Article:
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The Triazzle puzzles date back to 1991. An invention by Dan Gilbert, who later had the collaboration of Fred DaMert and his Company for mass-producing the puzzle. Twenty one years later, the puzzle has sold over five million copies in a wide variety of designs and has won several awards.
Given the fact that I'm an Astronomy buff, the design that I chose to review is the Space Fantasy, depicting six different Cosmos' and out of this world objects.
The Triazzle is a Pattern/Edge-Matching puzzle with 16 cardboard triangular pieces. Pattern recognition and an utmost attention to detail are two of the required skills needed to solve this type of puzzles. Each piece shows half of an object's image on the edge of its three sides. Your task is to remove them from the frame, mix them up and finally, place them back so that the entire puzzle is seen with 30 matching objects.
Since I've been collecting mechanical puzzles for a few years, I already knew about the Triazzle's existence, although I've never played with one before. Because of this, I didn't know the exact size of the puzzle until I actually saw it... And it was larger than I was expecting. The frame measures approximately 35cm in diameter (almost 14") and each triangular piece about 8cm in length (about 3"). Other square-shaped puzzles that use this pattern matching concept can become this big when assembled, but thy come with their pieces in a tiny box. Not the Triazzle, I'm afraid, as the frame won't collapse to a smaller size. It does have its advantages, though, because its beautiful aesthetics can be proudly displayed in a desk or a shelf.
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Solving this type of puzzles can be deceptively hard. The Triazzle puzzle, in particular, has thousands of combinations, all wrong but one. Although it took me about 15 minutes to solve it, I wouldn't be done without a few unsuccessful attempts first.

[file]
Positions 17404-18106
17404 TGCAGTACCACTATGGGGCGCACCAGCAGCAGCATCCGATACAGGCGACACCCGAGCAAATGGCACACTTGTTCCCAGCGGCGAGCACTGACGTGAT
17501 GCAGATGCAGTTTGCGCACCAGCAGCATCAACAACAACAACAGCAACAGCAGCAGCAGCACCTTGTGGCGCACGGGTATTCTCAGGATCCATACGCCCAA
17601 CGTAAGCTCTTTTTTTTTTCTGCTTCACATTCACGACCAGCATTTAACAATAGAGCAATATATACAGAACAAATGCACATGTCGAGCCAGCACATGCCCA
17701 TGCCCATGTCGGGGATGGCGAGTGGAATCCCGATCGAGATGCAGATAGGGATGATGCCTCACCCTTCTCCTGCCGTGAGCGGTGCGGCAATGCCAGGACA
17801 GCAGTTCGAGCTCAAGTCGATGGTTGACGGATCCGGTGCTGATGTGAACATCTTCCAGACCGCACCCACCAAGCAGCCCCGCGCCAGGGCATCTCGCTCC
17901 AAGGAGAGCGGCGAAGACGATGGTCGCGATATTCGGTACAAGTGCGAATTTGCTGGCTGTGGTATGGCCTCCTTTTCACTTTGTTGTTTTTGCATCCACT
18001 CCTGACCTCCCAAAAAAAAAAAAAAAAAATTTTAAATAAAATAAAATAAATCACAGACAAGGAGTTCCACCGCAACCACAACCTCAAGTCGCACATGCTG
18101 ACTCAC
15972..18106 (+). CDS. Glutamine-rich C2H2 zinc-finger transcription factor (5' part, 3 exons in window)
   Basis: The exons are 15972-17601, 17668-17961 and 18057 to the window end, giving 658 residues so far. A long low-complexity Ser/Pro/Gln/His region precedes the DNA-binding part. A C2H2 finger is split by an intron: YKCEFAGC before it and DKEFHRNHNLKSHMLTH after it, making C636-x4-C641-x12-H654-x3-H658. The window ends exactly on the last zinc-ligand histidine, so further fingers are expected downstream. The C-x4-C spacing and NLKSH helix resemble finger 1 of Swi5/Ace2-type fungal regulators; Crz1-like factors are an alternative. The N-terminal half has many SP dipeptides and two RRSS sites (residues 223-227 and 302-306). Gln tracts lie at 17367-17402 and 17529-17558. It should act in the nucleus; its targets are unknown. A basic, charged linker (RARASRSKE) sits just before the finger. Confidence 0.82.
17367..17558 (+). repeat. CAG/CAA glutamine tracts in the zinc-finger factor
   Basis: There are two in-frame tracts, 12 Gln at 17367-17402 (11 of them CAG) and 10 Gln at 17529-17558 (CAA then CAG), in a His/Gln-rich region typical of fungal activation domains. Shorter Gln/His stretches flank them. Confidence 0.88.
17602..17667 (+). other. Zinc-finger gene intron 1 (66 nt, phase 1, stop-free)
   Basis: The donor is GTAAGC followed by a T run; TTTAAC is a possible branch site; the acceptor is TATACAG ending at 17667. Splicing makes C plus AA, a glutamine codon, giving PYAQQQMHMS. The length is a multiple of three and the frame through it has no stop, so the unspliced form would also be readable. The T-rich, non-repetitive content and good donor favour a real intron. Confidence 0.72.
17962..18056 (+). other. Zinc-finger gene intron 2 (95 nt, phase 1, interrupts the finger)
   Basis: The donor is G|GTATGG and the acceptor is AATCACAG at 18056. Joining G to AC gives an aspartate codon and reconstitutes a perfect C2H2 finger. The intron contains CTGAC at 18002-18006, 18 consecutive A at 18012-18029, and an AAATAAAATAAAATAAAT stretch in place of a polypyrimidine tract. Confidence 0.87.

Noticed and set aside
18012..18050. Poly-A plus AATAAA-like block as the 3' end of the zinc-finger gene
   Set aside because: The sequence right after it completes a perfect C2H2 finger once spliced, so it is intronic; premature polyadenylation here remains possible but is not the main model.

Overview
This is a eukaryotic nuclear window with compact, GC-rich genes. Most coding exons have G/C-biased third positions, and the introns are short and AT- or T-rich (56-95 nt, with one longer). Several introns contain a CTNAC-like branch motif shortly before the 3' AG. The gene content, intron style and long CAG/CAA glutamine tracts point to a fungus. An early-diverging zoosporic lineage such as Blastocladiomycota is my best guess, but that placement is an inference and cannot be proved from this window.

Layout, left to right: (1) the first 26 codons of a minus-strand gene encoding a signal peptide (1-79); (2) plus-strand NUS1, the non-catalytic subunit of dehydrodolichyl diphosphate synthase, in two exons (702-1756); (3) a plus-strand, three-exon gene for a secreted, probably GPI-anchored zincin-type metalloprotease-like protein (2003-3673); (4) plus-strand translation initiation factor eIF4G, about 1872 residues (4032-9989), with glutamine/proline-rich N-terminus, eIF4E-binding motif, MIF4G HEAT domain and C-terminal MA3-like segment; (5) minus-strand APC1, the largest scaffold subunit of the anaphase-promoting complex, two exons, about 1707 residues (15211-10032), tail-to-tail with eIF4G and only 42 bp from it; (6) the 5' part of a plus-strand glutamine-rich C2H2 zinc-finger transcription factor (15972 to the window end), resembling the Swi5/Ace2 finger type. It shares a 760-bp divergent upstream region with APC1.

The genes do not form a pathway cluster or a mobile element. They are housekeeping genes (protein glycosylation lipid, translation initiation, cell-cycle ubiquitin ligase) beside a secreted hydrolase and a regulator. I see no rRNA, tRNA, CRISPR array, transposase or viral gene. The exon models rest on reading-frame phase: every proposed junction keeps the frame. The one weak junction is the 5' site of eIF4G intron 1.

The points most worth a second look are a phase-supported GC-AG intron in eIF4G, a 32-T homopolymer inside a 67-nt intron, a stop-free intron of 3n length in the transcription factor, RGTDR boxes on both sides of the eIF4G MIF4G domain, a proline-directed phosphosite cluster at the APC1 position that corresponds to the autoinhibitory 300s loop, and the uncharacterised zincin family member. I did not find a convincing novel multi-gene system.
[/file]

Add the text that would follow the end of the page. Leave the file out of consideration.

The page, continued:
Since there's no exact way of solving this, a systematic approach is probably your best option. One important thing you should know is that there's no two identical pieces. Some of them may share two identical images, but never three. The fact that several pieces may appear to fit in the right place, but aren't exactly the correct ones, is what makes the puzzle complex. If you can't fit one piece, you should try and swap the problematic one with a similar fit.
When you start solving the Triazzle, the piece you should probably place first is the top one, with the logo seen at the bottom. Placing that first piece is as easy as it gets, because there's only one that has the correct half objects. This will certainly give you a false sense of easiness, as the subsequent ones won't always be the first choice. After you've solved the challenge with the frame, try solving the puzzle without it. It'll be a little harder, given that you don't have the guiding pictures from the frame anymore, which tell you you're going in the right direction.
If you're new to this type of puzzles, you can try to assemble, out of the frame, a smaller pyramid with 9 pieces (Junior Size). Once you get the hang of it, go for the ultimate challenge.
(Click to Enlarge) - Junior Size
The Triazzle - Space Fantasy, along with several other designs, are widely available in many physical and online stores. Amazon.com is just one of them, but you can check this page for other options. There's also a cool computer version of the puzzle for PC and Mac called Triazzle Island, and you can try before you buy it.
The Triazzle was a nice surprise. I already knew the concept and own other types of pattern-matching puzzles, but not like the Triazzle. The history behind the puzzle is inspiring and the design is something that clearly shows, a lot of effort and creative thinking went into its making. I highly recommend it to any puzzle enthusiast.